For Don Pereira, the key to maintaining Minnesota’s fishing quality is habitat.
“The reason why fishing is so good in Minnesota is because we have a large, diverse suite of robust native fisheries, and those come from healthy habitat,’’ said Pereira, a 30-year fisheries research and management veteran who was recently named Department of Natural Resources fisheries chief.
Restoring and protecting fish habitats will be a major goal, said Pereira, 55, of Cottage Grove. Pereira will be among the speakers at the DNR’s annual roundtable meetings Friday and Saturday in Bloomington.
The annual two-day invitation-only event will be attended by about 300 citizens and 100 DNR employees.
The agency’s wildlife, fisheries and ecological and water resources leaders will hold sessions with citizens. Topics range from deer and moose management to updates on the Lake Mille Lacs and Upper Red Lake fisheries to issues involving invasive species and clean water.
Pereira, who had been the DNR’s fisheries research and policy manager since 2007, oversees a $30 million fisheries budget and a staff of nearly 300. He plans to tell those at the roundtable the importance of diversity in fishing and fisheries management.
“We have 4,200 lakes that we manage for sport fishing, and thousands of miles of streams; there’s plenty of room for specialized management while also providing the opportunity for people to harvest fish,” he said. “Let’s not pass judgment on another person because they fish differently than we do.’’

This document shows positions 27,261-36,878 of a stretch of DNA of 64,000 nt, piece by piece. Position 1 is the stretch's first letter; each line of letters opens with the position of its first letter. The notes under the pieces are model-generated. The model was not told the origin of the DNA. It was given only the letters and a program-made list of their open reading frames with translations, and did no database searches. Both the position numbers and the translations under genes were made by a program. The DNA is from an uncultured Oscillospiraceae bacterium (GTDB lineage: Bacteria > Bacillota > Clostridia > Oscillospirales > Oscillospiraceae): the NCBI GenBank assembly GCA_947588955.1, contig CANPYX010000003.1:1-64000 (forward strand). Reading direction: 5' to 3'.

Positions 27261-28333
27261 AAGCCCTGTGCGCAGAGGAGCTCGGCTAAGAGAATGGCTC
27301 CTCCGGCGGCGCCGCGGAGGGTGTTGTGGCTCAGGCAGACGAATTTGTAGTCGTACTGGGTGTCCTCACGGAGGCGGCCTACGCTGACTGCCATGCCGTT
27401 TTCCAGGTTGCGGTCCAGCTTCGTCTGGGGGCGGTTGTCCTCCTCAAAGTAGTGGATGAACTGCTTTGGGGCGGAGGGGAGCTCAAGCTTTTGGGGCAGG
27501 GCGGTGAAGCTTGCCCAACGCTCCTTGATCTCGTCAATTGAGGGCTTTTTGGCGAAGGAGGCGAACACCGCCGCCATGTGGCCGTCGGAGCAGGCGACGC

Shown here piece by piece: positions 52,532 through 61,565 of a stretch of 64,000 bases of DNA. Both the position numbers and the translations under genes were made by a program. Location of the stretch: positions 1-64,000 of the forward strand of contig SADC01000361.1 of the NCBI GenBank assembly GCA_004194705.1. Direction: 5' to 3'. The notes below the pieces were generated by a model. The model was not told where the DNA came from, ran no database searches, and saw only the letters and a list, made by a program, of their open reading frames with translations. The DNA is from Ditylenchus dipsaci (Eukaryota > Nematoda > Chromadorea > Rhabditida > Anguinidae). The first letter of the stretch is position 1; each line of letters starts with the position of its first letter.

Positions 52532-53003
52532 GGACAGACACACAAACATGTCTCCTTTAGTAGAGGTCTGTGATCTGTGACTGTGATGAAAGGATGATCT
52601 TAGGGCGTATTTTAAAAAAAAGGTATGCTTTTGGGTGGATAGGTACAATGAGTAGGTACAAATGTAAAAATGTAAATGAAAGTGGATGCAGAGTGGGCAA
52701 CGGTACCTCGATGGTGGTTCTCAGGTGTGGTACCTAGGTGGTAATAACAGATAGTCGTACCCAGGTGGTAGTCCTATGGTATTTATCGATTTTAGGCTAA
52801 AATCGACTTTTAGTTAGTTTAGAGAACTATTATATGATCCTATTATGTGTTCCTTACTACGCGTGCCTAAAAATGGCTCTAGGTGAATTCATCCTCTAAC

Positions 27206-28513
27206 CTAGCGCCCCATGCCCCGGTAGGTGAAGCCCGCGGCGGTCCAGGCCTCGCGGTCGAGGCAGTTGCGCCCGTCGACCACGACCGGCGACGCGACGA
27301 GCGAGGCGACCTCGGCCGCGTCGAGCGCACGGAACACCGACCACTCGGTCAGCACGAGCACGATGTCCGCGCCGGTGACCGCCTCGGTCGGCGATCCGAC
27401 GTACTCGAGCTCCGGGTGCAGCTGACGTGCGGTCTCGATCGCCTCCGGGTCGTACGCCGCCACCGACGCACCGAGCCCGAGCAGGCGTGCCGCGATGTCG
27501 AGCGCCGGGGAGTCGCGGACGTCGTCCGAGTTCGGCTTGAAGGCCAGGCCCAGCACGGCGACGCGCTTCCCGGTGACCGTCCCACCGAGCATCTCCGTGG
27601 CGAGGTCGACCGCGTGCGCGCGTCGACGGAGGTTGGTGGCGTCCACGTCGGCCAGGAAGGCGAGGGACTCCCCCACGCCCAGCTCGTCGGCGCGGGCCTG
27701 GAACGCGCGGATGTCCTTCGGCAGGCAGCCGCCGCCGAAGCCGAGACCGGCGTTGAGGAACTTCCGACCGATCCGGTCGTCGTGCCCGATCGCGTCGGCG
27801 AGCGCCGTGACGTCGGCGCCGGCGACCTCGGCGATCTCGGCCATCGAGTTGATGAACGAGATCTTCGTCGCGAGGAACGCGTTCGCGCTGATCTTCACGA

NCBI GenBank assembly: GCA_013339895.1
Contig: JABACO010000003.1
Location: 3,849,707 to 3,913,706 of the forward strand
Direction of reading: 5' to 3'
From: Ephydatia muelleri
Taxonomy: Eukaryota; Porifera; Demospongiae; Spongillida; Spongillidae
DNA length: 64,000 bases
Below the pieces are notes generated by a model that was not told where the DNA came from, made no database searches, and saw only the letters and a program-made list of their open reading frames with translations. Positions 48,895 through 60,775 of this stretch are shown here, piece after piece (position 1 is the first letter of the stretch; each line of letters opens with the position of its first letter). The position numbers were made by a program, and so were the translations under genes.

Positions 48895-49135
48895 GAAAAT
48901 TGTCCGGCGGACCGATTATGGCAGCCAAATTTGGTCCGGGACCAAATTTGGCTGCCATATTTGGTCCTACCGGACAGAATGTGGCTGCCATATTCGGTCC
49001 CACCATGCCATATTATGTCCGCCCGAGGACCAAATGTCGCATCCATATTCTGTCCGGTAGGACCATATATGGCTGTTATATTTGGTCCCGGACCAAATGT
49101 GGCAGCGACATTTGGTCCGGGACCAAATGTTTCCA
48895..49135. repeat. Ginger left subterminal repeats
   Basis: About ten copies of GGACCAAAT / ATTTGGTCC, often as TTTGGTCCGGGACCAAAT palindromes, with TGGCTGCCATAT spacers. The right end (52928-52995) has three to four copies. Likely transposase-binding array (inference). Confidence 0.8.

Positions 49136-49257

Pereira said the state’s fishery is in excellent shape. “Obviously we have some problems,’’ he said, citing Lake Mille Lacs as one example. But he said he’s a glass-half-full person.
“We’re seeing some fantastic fish productions in some systems. Red Lake is over the top. At Leech Lake, we think there are too many fish in the lake. Lake of the Woods harvest is off the charts.
“The muskie guys will say they are too crowded, but compared to 20 years ago, there’s far more bigger muskies in the state. The sturgeon recovery has been a huge success. Trout fishing in southeast Minnesota hasn’t been this good in a long time. Lake trout in Lake Superior is close to being fully restored.’’
Many questions remain. A statewide survey revealed that 40 percent of trout anglers fish trout on lakes in northern Minnesota.
“We didn’t anticipate that. We’re doing a follow-up survey to learn who those customers are and what drives them to the northern trout lakes,’’ Pereira said.